40. The method of claim 39, wherein the bioactive agent is selected from the group consisting of cellular growth factors, factors that stimulate migration of stromal cells, factors that stimulate chondrogenesis, factors that stimulate matrix deposition, anti-inflammatories, and immunosuppressants.
41. The method of claim 1, wherein the stromal cells of the preparation are genetically engineered to express a gene that is deficiently expressed in vivo.
42. The method of claim 1, wherein the stromal cells of the preparation are genetically engineered to prevent or reduce the expression of a gene expressed by the stromal cells.
43. The method of claim 1, wherein the cartilage defect site is treated to degrade the existing cartilage at the site.
44. The method of claim 43, wherein the treatment is selected from the group consisting of enzyme treatment, abrasion, debridement, shaving, and microdrilling.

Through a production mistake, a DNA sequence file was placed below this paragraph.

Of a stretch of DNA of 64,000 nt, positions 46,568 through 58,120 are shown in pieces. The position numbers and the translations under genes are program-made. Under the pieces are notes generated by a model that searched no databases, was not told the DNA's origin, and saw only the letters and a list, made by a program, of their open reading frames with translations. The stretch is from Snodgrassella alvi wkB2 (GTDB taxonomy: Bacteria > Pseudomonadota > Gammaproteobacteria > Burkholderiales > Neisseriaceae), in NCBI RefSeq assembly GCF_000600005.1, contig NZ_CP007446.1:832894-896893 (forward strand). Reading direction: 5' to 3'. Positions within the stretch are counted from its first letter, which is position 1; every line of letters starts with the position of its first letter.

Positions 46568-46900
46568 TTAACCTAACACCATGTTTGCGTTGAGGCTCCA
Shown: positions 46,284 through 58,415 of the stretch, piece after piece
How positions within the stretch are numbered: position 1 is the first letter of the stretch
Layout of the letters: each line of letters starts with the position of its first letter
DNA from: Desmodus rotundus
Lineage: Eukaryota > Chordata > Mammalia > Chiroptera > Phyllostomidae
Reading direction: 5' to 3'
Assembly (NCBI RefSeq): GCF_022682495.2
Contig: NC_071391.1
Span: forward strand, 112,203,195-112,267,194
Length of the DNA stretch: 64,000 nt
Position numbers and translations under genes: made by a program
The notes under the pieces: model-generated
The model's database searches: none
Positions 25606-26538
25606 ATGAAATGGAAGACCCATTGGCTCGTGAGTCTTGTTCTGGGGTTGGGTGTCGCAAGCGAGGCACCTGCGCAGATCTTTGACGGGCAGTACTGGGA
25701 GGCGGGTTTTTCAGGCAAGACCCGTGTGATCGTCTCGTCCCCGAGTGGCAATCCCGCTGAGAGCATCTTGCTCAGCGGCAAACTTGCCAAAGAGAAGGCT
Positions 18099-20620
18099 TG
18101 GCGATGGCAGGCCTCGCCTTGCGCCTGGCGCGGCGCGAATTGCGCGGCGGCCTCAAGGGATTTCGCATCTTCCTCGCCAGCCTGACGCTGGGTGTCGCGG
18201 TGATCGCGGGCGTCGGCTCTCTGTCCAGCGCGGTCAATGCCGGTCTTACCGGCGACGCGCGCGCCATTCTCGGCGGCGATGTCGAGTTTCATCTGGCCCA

45. The method of claim 44, wherein the enzyme treatment utilizes at least one enzyme selected from the group consisting of trypsin, chymotrypsin, collagenase, elastase, hyaluronidase, DNAase, pronase and chondroitinase.
46. The method of claim 43, wherein the cartilage defect site is enzymatically treated prior to implantation of the scaffold or the periosteal or perichondrial tissue.
47. The method of claim 32 or 34 wherein the chondrocyte progenitor cells comprise mesenchymal stem cells.
48. The method of claim 19, 27 or 36 wherein the bioactive agent is
Description
1. INTRODUCTION